U.S. digital sales are beginning 2014 just like they ended 2013: in negative territory. Through the third week of the year, track sales are down 11.9% and digital album sales are down 13.3%, according to Nielsen SoundScan. Both figures stand in stark contrast to the same period last year. Through the first three weeks of 2013, track sales were up 2.2% and digital album sales were up 18.1%.
What’s Behind the Digital Download’s Decline and Can Streaming Save the Day? (From The Magazine)
The Download Hits Middle Age (and It Shows)
These numbers strongly suggest American consumers are quickly changing how they experience digital music. There are signs of change outside of sales numbers. Beats Music apparently had a strong debut this week — its overloaded system has resulted in spotty service — and reached No. 2 on iTunes’ list of free iPhone apps. Netflix’s fourth quarter exceeded expectations. The streaming video service now has 31.7 million subscribers in the United States and another 9.7 million elsewhere. Pandora’s popularity is an ongoing reminder that streaming is mainstream. The Internet radio service had 76.2 million monthly users at the end of December.
iTunes Radio launched in the second half of 2013. Last week, Rdio debuted unlimited, advertising-supported listening. The much-awaited Beats Music launched this week and apparently has an unexpectedly large number of people signing up for paid or free trial accounts. On Wednesday, Beats Music halted new registrations to fix bugs and has been the second-most-downloaded free iPhone across all categories, according to App Annie.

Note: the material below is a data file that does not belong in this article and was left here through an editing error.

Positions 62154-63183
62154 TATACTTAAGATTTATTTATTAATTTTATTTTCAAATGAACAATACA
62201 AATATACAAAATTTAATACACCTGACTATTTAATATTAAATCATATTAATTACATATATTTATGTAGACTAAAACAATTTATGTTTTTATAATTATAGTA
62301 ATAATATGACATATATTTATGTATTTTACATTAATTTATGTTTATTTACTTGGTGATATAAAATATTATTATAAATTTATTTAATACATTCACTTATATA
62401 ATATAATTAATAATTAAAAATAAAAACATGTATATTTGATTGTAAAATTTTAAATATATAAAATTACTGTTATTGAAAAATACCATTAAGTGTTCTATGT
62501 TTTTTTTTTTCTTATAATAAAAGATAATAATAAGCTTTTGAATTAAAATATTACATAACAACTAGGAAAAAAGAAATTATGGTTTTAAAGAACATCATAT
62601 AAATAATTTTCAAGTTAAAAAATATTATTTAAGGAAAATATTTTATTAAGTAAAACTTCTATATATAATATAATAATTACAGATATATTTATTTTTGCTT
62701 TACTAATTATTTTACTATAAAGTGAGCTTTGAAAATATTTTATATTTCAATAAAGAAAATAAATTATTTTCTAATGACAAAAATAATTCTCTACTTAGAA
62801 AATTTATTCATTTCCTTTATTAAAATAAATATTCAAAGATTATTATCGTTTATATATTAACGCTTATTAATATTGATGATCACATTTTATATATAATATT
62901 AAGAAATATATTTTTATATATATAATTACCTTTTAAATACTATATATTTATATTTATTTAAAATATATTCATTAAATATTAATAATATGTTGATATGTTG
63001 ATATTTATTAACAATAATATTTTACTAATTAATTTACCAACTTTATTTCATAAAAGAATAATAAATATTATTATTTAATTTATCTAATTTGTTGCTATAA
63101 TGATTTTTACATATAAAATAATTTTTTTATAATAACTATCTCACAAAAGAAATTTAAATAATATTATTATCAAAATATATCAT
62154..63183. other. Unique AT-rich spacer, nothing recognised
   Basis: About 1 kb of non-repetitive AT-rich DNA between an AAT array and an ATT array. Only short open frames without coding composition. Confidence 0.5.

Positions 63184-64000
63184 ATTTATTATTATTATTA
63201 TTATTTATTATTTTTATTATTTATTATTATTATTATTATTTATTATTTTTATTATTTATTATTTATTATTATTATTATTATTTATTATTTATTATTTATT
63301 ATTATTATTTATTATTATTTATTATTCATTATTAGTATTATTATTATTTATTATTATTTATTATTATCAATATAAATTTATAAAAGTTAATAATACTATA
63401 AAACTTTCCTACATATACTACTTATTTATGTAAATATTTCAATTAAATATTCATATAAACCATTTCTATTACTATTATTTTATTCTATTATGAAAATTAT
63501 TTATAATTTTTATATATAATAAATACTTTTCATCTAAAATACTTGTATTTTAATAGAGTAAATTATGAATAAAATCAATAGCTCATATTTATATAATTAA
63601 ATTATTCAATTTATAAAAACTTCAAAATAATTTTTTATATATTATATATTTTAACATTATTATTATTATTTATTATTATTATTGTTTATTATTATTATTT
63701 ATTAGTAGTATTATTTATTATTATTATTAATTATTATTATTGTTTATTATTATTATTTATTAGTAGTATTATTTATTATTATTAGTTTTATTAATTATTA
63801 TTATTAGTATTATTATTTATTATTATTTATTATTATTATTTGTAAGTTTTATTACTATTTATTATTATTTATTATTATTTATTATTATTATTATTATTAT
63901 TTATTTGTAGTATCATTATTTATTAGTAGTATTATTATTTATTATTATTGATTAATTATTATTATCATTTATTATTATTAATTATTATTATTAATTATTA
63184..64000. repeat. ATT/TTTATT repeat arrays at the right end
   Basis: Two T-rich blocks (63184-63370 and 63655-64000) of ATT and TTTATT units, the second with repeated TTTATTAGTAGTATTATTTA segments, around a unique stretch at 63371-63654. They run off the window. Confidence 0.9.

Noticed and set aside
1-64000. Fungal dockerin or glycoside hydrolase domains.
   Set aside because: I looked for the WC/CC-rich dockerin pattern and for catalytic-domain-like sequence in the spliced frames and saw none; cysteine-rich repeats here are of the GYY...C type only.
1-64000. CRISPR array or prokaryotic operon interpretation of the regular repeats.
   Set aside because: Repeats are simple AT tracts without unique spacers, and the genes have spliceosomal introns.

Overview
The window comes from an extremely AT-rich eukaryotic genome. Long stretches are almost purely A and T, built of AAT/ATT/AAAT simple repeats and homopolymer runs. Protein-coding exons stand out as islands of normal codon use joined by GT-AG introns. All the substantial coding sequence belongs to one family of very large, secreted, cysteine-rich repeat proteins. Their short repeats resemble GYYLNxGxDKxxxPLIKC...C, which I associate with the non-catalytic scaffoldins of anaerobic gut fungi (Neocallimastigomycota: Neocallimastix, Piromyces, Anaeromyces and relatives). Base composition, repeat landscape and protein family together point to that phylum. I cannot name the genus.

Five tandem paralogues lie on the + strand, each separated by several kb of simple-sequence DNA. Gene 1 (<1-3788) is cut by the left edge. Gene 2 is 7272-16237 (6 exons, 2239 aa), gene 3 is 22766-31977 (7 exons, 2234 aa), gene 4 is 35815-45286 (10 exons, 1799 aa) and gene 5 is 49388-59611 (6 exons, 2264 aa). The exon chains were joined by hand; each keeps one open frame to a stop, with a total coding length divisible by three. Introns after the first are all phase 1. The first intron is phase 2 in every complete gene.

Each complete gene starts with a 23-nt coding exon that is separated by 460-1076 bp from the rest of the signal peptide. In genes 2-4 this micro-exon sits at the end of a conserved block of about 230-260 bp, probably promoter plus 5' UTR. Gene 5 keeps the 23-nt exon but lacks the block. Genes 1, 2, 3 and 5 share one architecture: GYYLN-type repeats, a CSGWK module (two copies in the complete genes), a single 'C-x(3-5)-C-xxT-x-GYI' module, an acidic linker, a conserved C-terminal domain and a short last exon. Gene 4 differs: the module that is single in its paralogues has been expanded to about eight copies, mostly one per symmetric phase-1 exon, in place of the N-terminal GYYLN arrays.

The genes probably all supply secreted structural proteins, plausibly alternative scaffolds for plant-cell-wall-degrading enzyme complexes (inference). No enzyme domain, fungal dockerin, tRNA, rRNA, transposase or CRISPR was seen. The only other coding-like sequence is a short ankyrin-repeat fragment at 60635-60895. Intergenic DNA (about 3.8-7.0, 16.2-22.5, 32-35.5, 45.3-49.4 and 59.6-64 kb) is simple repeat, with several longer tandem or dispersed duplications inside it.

Digital revenues will be under pressure if download sales end the year down 12.6%, the decline of track-equivalent album (TEA) sales in the first three weeks of the year. A 12.6% decline of revenue would equal a loss in the ballpark of $240 million of trade value and $340 million in consumer spending. In this scenario, a major label group with a 25% market share could expect download revenue to decline about $60 million this year.
But there’s reason to believe digital sales will worsen as the year progresses. If downloads follow the trend established last year, download sales will finish the year in even worse shape. Over the last 12 months, track and digital album sales consistently weakened last year. Track sales were down just 1.3% in the first quarter of 2013 but were down 3.3%, 6% and 12.9% in the successive three quarters. Digital albums had an even greater tumble, going from a 10.4% increase in the first quarter of 2013 to a 7.1% deficit in the fourth quarter.
The pace of download sales’ decline is probably faster than labels and publishers would like to see. After all, the download was a growth format for a decade and helped offset losses from declining CD sales. But the decline in download revenue can be offset — and likely overcome — by gains in streaming revenue. Between on-demand video services like YouTube and Vevo, Internet radio services such as Pandora and a host of on-demand subscription services, hundreds of millions of incremental digital revenue should be realized in the United States this year.
The cycle is clearly evident: the growth of streaming services negatively impacts digital purchases and puts additional pressure on the music business to generate new revenue by growing streaming services. Rinse and repeat.